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Alumni Norman and Hearne Looking to Flip the Script at USC

San Francisco Classical Voice
By Brett Campbell


Last year, the University of Southern California’s Thornton School of Music found itself with a couple of openings on its composition faculty. To no one’s surprise, one of the West Coast’s most renowned schools received more than 200 applications, mostly from exceptionally well-qualified composers with the usual pedigrees: doctoral degrees, strong recommendations, and the rest. But for a university with a fairly traditionalist reputation, its ultimate choices came as a surprise: Neither Ted Hearne nor Andrew Norman, two composers in their early 30s from the indie new-music capital of Brooklyn, was an academic. Rather, they were two of the leading lights of that city’s burgeoning new-music scene.

“We were not looking for the ‘standard’ academically trained composer, even though they all are, including Andrew and Ted,” both of whom have doctoral degrees from top schools, says Chair of Composition Department Donald Crockett, who headed the search committee. “If they had only been trendy composers, we wouldn’t have been interested. But they both had a unique combination of creative talent and strong training and ability to be productive faculty members. We wanted to be sure we were getting composers who are not academically entrenched. We wanted a fresh look.”

They got what they were looking for. Hearne, who grew up in Chicago (where he was born in 1982) and has lived in New York for the past 15 years, boasted degrees from Manhattan School of Music and Yale School of Music, a fellowship from the American Academy of Arts and Letters, the ASCAP Morton Gould Young Composer Award in 2008 and 2012, and commissions from the Los Angeles Philharmonic and other traditional institutions, plus work with new-music ensembles like the San Francisco choir Volti and the New York electric guitar quartet Dither.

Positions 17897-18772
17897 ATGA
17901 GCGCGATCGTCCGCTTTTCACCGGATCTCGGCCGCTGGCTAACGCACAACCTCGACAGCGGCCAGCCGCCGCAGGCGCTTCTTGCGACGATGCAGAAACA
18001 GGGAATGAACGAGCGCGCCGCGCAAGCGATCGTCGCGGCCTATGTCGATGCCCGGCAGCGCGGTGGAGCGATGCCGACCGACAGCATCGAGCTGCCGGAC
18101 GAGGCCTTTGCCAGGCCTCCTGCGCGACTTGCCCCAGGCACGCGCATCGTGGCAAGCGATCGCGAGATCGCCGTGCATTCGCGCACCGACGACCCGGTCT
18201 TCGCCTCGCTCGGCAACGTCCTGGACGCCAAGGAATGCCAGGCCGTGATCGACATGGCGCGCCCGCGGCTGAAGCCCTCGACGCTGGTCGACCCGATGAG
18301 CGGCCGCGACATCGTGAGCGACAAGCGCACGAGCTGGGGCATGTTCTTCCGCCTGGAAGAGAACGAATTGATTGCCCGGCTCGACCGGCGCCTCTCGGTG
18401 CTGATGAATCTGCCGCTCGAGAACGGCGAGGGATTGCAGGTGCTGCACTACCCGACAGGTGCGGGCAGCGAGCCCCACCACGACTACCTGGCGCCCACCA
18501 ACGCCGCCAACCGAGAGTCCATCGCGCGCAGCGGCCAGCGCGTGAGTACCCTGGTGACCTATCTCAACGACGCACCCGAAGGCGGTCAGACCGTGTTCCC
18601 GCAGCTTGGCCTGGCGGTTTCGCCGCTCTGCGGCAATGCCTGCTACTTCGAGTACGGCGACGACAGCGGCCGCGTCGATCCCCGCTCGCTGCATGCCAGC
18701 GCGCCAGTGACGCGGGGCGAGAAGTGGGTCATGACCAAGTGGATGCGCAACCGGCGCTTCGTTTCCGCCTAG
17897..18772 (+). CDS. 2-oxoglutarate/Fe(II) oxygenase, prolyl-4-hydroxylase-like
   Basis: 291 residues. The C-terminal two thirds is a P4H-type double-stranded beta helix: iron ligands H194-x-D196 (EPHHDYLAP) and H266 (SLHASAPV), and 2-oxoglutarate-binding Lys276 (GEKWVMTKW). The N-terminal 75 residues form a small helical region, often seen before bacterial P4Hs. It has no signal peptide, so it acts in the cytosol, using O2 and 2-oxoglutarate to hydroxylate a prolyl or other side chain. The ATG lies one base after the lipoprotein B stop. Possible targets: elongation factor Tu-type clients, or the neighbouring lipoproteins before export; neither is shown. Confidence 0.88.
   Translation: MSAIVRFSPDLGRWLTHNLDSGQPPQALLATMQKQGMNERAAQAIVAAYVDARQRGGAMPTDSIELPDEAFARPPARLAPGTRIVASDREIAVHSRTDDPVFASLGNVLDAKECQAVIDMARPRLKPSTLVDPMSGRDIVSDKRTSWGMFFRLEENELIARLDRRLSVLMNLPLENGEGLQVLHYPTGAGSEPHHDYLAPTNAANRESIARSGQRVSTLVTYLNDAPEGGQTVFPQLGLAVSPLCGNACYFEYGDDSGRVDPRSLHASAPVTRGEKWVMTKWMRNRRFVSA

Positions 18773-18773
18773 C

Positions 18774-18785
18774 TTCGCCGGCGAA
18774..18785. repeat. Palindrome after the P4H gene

Yet he also had a strong relationship with popular music, including hip-hop, having worked with Erykah Badu, recorded an indie rock album, conducted the avant-garde ensemble Red Light New Music, directed the new-music collective Yes Is a World, played piano in the uncategorizable nonet Your Bad Self, and cofounded the electronic duo R We Who R We.
“Up till now we haven’t had a composer as actively interested in downtown as we have in Ted,” Crockett says, referring to the old shorthand for nonacademic, experimental new music, “and that was part of the attraction for wanting him to join our faculty.” He’d been especially impressed by Hearne’s 2009 Gaudeamus award-winning, hour-long, dramatic song cycle, Katrina Ballads,composed to found texts drawn entirely from the first week of the hurricane disaster in New Orleans, which incorporated influences ranging from jazz to hip-hop to minimalism.
Norman’s slightly more conventional resume includes several major composition awards such as the Rome Prize; commissions from the L.A. Philharmonic, Orpheus, and other orchestras; and degrees from both Yale and USC. “Andrew was my student at USC, and I’ve known since he was a freshman that he is one of the most promising composers of his generation,” Crockett recalls. “In Andrew’s music, you can hear his American academic training, but he also spent a year in Rome and Berlin, doing first-hand exploration of recent European trends.” Norman’s string trio, The Companion Guide to Rome, was a runner-up for the 2012 Pulitzer Prize in music.

“One of the things about my career that’s different from my Brooklyn colleagues is that I work with orchestras and chamber orchestras, more of the old-school model,” Norman explains, “as opposed to the sort of grassroots and local, build-yourself-a-career model, which is so much of what’s going on in Brooklyn these days.”